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Because a silicon-based anode holds so much promise for lithium batteries, many other companies and entities are trying to find new methods to stabilize silicon as well, but Yang feels that the Calbattery method is the best so far. “To stabilize silicon, you want the silicon to be intermittently mixed with graphene,” Yang said. “The silicon must not agglomerate to produce a material with the best performance and longest cycle life. The way other researchers or companies incorporate silicon into graphite is different. They basically have silicon loosely sitting on the surface of the graphite, which does not help, because during cycling the silicon particles migrate and then agglomerate, causing rapid capacity fading. I tested many other silicon procedures. We know ours is the best, because we tested the materials with the same procedure, so we can make an apples-to-apples comparison.” Roberts claims that the result is a stable anode material with three times the specific capacity of any other, and that it’s closer to being commercial-ready than any other silicon-based solution. “It has triple the capacity to absorb lithium ions,” Roberts said, “and when you combine it with other high-energy-density cathode and high-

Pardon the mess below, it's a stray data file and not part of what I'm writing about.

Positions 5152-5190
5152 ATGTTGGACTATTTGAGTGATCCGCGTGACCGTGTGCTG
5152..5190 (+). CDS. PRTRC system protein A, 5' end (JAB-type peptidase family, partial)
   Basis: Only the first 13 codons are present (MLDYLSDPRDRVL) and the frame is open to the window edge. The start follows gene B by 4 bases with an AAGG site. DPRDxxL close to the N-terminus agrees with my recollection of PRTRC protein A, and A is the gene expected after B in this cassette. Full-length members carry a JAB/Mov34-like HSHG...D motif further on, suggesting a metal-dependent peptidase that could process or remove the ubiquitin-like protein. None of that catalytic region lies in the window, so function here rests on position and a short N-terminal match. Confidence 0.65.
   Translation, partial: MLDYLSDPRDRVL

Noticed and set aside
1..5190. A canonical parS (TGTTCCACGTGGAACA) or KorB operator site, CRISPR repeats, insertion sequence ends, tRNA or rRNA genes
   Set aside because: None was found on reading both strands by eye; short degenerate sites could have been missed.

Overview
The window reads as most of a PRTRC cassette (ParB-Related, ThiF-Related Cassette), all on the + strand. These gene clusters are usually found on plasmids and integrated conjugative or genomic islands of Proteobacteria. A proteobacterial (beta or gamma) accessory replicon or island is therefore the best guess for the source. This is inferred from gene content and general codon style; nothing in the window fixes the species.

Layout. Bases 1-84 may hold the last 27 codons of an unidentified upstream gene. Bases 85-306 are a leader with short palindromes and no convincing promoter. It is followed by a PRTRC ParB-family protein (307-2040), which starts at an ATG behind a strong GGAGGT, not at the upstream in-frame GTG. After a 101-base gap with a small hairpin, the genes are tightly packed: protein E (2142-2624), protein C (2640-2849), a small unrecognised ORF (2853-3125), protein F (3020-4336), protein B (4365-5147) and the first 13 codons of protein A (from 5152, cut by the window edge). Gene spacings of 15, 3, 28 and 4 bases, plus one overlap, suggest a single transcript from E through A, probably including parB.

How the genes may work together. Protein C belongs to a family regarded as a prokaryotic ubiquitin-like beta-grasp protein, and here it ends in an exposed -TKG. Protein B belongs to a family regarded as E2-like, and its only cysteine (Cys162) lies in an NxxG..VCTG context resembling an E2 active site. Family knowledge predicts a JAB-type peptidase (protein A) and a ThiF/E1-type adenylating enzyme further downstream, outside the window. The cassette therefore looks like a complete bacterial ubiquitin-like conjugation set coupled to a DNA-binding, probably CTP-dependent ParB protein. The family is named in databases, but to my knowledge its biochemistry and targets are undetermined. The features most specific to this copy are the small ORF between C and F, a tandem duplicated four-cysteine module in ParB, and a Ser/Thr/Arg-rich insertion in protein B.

Polycrystalline silicon rod


Photo courtesy of Argonne National Lab (Flickr)

You can’t just mix them up. We tried it; it didn’t work. To coat it doesn’t work. The only way it works is to put it in as a gas.

Photo courtesy of Warut Roonguthai

Yang found a composite production process that works around the limitation of silicon’s expansion. It’s a gas phase deposition process that uses organosilane heated up to a gas. The sub-micron-size particles form between crevices in the graphene layers and uniformly embed themselves throughout these platelet layers, creating a stable silicon-based anode composite material that maintains its structural integrity for long cycle life, for use not only in EVs but also in consumer portable device applications. “You can’t just mix them up,” Roberts said. “We tried it; it didn’t work. To coat it doesn’t work. The only way it works is to put it in as a gas.” “The silicon gas goes everywhere, and then it decomposes to form solid particles,” Yang added. “That’s how you form this embedded structure.” The resulting composite allows silicon to expand and contract, but not so much that it breaks the battery electrode contact.

Graphene’s hexagonal structure

CHARGED Electric Vehicles Magazine - Iss 11 DEC 2013  

CHARGED Electric Vehicles Magazine - Iss 11 DEC 2013